“I looked at [a replay] during the rain delay. It was for sure, exactly what I thought – it went over and then kind of went behind it. That’s all right. We still scored, got on base, did our business, put up some more runs. Very important.”
Heyward drew a walk and one out later, pinch-hitter Martin Prado was hit by a pitch to load the bases. Michael Bourn walked to give the Braves their first lead, 9-8, and Jones followed with another two-run single as Braves fans in the crowd chanted “Let’s go, Chi-pper.”
Freddie Freeman added a sacrifice fly as the Braves pushed their lead to 12-8. At that point they had outscored the Rockies 12-2 since the second inning.
On Friday, the Braves out-hit the Rockies 19-4 after the first inning.
Jones had three hits in each of the three comeback wins in the past four days, totaling nine RBIs in those games. The Braves improved to 13-2 when their 40-year-old third baseman is in the starting lineup.
They are 4-9 when Jones isn’t in the lineup, including a 4-0 loss Thursday against Philadelphia when the Braves mustered three hits off Joe Blanton, who pitched a complete game.
It was a rare night when Jones wasn’t the oldest player on the field – and not by a long shot. The 49-year-old Moyer became the oldest pitcher in major league history to win a game when he beat San Diego on April 17.
The left-hander had a 3.06 ERA with one homer allowed in three home starts before Saturday, when he worked out of a few tight spots in the early innings before the Braves broke through.
The Braves got an unearned run when Carlos Gonzalez dropped Freeman’s fly ball in the third inning, and two runs in the fifth when Minor had a leadoff single – his fourth hit and first this season – and Jones doubles him in one out later. Brian McCann added an RBI single in the inning as the Braves cut the lead to 6-3.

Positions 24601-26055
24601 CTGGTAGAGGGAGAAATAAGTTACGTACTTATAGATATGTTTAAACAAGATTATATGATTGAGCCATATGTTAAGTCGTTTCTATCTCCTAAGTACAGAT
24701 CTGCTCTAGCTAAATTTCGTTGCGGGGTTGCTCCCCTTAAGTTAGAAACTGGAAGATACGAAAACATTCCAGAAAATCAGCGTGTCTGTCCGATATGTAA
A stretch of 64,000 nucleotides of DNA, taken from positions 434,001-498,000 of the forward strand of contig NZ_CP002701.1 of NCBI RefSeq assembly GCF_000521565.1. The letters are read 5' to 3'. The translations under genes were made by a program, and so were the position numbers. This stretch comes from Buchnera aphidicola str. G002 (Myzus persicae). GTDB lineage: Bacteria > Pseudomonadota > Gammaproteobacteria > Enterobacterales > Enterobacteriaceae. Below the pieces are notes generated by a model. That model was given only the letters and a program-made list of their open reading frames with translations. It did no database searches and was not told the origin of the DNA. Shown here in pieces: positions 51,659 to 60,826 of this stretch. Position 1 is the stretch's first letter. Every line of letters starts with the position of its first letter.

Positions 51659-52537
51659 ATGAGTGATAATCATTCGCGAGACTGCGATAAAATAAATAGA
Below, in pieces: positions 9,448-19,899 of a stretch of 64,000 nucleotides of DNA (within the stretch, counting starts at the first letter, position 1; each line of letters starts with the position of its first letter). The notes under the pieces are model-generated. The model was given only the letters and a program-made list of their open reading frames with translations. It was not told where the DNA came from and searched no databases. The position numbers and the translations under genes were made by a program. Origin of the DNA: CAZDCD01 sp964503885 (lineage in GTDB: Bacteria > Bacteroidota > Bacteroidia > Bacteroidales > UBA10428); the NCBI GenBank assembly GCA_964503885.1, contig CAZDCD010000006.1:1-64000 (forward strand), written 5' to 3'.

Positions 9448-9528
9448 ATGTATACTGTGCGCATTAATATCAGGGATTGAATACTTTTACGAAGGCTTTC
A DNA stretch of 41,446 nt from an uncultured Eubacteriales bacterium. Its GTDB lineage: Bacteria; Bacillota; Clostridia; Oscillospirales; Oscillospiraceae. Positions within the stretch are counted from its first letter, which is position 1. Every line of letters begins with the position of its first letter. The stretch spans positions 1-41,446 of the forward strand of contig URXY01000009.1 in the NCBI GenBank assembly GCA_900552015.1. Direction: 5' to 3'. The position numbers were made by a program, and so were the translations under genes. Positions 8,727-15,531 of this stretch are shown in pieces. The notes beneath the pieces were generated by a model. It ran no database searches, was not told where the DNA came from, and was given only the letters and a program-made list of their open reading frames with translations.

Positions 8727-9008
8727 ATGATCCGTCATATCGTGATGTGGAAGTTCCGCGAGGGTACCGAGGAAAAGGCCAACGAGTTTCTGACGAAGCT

Rosario, who had two homers, took Minor deep with a runner on in the fifth to push the lead back to five. But the Braves were just getting started, and their offense flowed after the Diaz and Heyward homers.
Moyer left after Tyler Pastornicky followed Heyward’s homer with a single.
Rockies reliever Esmil Rogers worked the next 1-1/3 innings and was charged with three hits, five runs and three walks.
Minor got his hit off Moyer, after the elder lefty singled off the rookie in the second inning. The hit was the 50th for Moyer, who got his first major league hit one and 126 days before Minor was born.
The Rockies had a runner on first with one out in the eighth when the game was delayed. Gonzalez wanted to rest left-hander Jonny Venters for another day because of a slightly sore shoulder, and Livan Hernandez entered the game after the delay.
He gave up a Troy Tulowitzki single before inducing a double-play grounder by Todd Helton to protect the 12-9 lead. Hernandez worked a perfect ninth inning with two strikeouts and notched the first save of his 17-year career, after 485 games including 474 starts.
“Maybe it’s going to be the last one,” Hernandez joked. “I’ve never been in this situation. I think [Eric] Hinske told me, ‘Hey, first save.’ I said, ‘oh, yeah, we’ve got a three-run lead.’ And I found out when I started giving five to everybody after the game, someone said, ‘Wow, first save.’
“It take me like, 400-something games. But it’s very nice.”
He was converted from starter to reliever upon signing with the Braves late in spring training after he was cut by Houston.
Atlanta added a run in the ninth when Bourn’s fly ball was dropped at the warning track by center fielder Tyler Colvin.